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By James L. Heft

How do Catholic intellectuals draw on religion of their paintings? and the way does their paintings as students effect their lives as humans of faith?For greater than a iteration, the collage of Dayton has invited a well known Catholic highbrow to give the once a year Marianist Award Lecture at the normal topic of the come across of religion and career. through the years, the lectures became important to the Catholic dialog approximately church, tradition, and society.In this publication, ten major figures discover the connections of their personal lives among the personal geographical regions of religion and their public calling as lecturers, students, and intellectuals.This final decade of Marianist Lectures brings jointly theologians and philosophers, historians, anthropologists, educational students, and lay intellectuals and critics.Here are Avery Cardinal Dulles, S.J., at the tensions among religion and theology in his occupation; Jill Ker Conway at the non secular dimensions of reminiscence and private narrative; Mary Ann Glendon at the roots of human rights in Catholic social instructing; Mary Douglas at the fruitful discussion among faith and anthropology in her personal existence; Peter Steinfels on what it quite capacity to be a liberal Catholic; and Margaret O'Brien Steinfels at the advanced background of girls in modern day church. From Charles Taylor and David Tracy at the fractured dating among Catholicism and modernity to Gustavo Gutirrez at the enduring name of the bad and Marcia Colish at the ancient hyperlinks among the church and highbrow freedom, those essays tune a decade of provocative, illuminating, and crucial concept. James L. Heft, S.M., is President and Founding Director of the Institute for complex Catholic stories and collage Professor of religion and tradition and Chancellor, college of Dayton. He has edited past Violence: non secular resources for Social Transformation in Judaism, Christianity, and Islam (Fordham)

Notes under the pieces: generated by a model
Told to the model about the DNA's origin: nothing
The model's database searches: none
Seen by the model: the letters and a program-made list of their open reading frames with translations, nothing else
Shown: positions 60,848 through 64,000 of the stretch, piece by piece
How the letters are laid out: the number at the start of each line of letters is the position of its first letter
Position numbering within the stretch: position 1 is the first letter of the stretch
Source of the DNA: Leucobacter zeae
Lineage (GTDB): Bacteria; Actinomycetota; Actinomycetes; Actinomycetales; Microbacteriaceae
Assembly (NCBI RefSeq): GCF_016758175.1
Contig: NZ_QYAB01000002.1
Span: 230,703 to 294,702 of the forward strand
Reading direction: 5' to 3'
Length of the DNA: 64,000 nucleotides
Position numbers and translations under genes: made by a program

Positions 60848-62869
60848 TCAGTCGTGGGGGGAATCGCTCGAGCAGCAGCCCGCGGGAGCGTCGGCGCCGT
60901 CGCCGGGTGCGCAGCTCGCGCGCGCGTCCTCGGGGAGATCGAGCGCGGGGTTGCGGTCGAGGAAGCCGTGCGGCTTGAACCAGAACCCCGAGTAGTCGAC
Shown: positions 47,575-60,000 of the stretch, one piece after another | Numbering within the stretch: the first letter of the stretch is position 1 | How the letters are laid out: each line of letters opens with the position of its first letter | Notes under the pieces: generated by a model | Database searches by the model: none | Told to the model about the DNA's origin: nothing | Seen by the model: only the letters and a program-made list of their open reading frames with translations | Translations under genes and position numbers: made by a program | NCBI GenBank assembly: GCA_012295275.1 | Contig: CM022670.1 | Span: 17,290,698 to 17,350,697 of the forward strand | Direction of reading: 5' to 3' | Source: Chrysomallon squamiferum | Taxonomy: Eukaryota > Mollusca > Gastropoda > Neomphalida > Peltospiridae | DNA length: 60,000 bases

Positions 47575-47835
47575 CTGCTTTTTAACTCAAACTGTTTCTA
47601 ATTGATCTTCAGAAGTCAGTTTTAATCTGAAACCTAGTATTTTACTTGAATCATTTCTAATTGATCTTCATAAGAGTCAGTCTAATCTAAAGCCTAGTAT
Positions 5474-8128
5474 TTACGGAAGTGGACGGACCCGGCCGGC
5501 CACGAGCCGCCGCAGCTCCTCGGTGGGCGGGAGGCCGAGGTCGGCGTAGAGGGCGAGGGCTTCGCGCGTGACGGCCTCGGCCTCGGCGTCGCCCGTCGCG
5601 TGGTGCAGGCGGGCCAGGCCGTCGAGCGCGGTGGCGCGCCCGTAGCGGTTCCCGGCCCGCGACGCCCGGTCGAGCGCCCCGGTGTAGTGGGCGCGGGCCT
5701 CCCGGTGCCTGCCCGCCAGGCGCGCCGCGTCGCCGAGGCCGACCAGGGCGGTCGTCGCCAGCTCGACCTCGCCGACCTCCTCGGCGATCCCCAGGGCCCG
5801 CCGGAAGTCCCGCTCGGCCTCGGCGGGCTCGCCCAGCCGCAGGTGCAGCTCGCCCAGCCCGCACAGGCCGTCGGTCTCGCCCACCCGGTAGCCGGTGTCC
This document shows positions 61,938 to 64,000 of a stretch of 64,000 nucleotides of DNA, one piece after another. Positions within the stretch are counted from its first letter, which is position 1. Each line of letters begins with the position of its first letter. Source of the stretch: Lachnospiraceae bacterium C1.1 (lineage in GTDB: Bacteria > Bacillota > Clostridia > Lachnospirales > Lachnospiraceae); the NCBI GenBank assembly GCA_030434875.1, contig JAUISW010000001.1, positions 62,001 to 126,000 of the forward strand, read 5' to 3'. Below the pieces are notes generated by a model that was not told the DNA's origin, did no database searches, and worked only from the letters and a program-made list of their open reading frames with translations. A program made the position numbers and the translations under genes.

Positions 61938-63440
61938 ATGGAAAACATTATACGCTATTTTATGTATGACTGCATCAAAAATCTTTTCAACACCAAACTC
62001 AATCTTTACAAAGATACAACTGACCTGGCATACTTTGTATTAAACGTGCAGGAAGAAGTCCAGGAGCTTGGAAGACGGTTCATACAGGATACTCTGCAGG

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Because most historical religion remains only very imperfectly oriented to the beyond. The religious affinities of the cult of violence in its different forms are indeed palpable. What it might mean, however, is that the only way fully to escape the draw toward violence lies somewhere in the turn to transcendence, that is, through the full-hearted love of some good beyond life. 6 On the perspective I’m developing here, no position can be set aside as simply devoid of insight. We could think of modern culture as the scent of a three-cornered—perhaps ultimately, a four-cornered—battle.

In one of the key texts in the Bible concerning Jubilee, it is written: ‘‘we must be open-handed with the poor sisters and brothers (Deut. ’’ This is exactly the idea of the Jubilee: to be open-handed, to love other people, and above all to recognize their condition as a great concern. c on cl us io n: pr ef er en ti al op ti on fo r t he po or as ax is of ch ri st ia n l if e I would like to finish by returning to the title of this lecture. I have three final statements. First, the preferential option for the poor is a perspective rooted in the Bible.

A figure like Dr. Rieux in Camus’ La Peste stands as a possible solution to this problem. But that is fiction. What is possible in real life? I said earlier that just having appropriate beliefs is no solution to these dilemmas. And the transformation of high ideals into brutal practice was demonstrated lavishly in Christendom well before modern humanism came on the scene. So is there a way out? This cannot be a matter of guarantee, only of faith. But it is clear that Christian spirituality points to one.

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